Stand-up in the 1970s saw several entertainers becoming major stars based on stand-up comedy performances. Richard Pryor and George Carlin followed Lenny Bruce's acerbic style to become icons. Stand-up expanded from clubs, resorts, and coffee houses into major concerts in sports arenas and amphitheaters. Steve Martin and Bill Cosby had levels of success with gentler comic routines. The older style of stand-up comedy (no social satire) was kept alive by Rodney Dangerfield and Buddy Hackett, who enjoyed revived careers late in life. Television programs such as Saturday Night Live and The Tonight Show launched the careers of other stand-up comedians.

By the 1980s, the rising popularity of stand-up led to a boom in stand-up comedy venues for locally-based and touring comics, many of which were converted from disco clubs after the backlash in popularity. It seemed that every major and minor city in the United States had at least one "comedy club" that each week featured an MC, middle act, and a headliner. Robin Williams, Eddie Murphy, Jerry Seinfeld, Sam Kinison, and Billy Crystal tested their comic skills with live stand-up comedy appearances.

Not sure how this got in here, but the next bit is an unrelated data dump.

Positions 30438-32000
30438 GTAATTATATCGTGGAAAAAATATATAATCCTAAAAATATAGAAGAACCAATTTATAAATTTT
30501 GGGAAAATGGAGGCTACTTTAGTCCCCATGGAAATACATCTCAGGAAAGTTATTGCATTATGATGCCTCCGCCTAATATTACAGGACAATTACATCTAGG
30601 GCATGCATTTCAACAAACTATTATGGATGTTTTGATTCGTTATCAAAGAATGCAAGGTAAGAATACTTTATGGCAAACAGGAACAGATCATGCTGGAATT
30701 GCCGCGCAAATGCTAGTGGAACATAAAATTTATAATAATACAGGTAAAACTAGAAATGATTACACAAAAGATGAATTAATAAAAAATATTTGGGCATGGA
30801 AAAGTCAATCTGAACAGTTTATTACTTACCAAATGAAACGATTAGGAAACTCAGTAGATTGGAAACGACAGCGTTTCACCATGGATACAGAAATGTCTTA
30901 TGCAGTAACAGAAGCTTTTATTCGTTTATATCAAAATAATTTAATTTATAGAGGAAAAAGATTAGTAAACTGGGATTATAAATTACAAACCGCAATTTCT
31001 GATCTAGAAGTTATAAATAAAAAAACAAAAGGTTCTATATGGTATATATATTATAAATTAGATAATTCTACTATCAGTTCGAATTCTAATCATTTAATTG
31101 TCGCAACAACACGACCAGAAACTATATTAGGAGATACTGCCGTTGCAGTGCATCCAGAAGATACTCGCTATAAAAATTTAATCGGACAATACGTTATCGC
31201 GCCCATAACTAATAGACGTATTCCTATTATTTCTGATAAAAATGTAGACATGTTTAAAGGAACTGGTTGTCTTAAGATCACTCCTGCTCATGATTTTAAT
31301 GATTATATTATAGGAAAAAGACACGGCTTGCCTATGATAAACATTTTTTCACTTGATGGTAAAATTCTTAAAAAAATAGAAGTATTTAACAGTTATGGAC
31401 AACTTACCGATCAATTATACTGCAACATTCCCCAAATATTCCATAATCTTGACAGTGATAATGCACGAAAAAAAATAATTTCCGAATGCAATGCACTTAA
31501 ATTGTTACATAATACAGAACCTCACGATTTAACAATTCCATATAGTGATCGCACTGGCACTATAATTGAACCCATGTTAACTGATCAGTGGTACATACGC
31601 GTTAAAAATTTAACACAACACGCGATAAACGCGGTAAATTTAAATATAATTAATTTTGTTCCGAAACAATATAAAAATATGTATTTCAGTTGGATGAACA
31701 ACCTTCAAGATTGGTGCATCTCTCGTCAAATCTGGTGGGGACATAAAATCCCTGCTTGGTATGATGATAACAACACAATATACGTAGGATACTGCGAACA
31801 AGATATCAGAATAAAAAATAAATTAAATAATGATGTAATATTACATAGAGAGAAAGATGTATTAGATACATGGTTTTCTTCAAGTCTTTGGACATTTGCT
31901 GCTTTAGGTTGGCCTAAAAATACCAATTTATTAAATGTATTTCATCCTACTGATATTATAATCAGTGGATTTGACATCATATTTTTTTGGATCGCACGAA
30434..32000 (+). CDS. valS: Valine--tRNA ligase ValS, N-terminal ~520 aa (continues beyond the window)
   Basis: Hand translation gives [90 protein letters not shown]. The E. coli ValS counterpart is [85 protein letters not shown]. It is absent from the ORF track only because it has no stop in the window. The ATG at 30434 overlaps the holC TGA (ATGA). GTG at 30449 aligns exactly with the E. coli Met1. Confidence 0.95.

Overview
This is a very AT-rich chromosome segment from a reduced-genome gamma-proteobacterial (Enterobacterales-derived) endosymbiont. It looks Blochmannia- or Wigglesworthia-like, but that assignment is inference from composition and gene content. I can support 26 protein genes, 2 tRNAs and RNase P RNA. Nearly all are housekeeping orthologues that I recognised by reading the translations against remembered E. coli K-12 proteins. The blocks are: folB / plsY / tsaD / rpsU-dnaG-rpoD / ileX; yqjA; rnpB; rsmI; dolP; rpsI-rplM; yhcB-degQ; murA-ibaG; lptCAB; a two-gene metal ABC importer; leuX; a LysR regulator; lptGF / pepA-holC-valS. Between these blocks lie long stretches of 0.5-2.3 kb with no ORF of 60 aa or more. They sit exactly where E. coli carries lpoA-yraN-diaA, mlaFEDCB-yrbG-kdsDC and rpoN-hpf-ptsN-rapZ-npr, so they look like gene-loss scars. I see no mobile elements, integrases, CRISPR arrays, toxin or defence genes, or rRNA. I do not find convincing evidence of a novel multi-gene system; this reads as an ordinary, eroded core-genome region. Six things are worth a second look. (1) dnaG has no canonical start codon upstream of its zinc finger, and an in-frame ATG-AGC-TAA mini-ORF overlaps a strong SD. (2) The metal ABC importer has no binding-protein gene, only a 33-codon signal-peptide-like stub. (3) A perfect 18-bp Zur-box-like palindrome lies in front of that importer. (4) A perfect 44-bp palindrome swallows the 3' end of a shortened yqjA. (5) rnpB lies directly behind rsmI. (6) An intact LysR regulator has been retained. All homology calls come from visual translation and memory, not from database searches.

By the 1990s, the glut of stand-up comedy clubs led to an inevitable decline, as the market became somewhat flooded with comedians of varying talent levels. Established stand-up comedians still commanded top ticket prices but less famous acts often struggled to find audiences. This was a difficult time for many comics in the US. The 1990s also saw the rise of alternative comedy in Los Angeles at venues including the Un-Cabaret and the Diamond Club featured performers like Beth Lapides, Bob Odenkirk, Janeane Garofalo, Patton Oswalt, David Cross and Paul F. Tompkins who 'de-constructed' formal comedy and embraced the personal rants and visceral storytelling tradition of Lenny Bruce. One of the most influential comics of this period was Bill Hicks, who earned most of his popularity posthumously, after interest in stand-up comedy rebounded.

As the cable network Comedy Central grew tremendously in popularity into the mid-90s, stand-up comics once again had an opportunity to gain mainstream exposure. Shows like Premium Blend and The A-List focused on young, upcoming comics, while Lounge Lizards and later Comedy Central Presents offered original half-hour specials.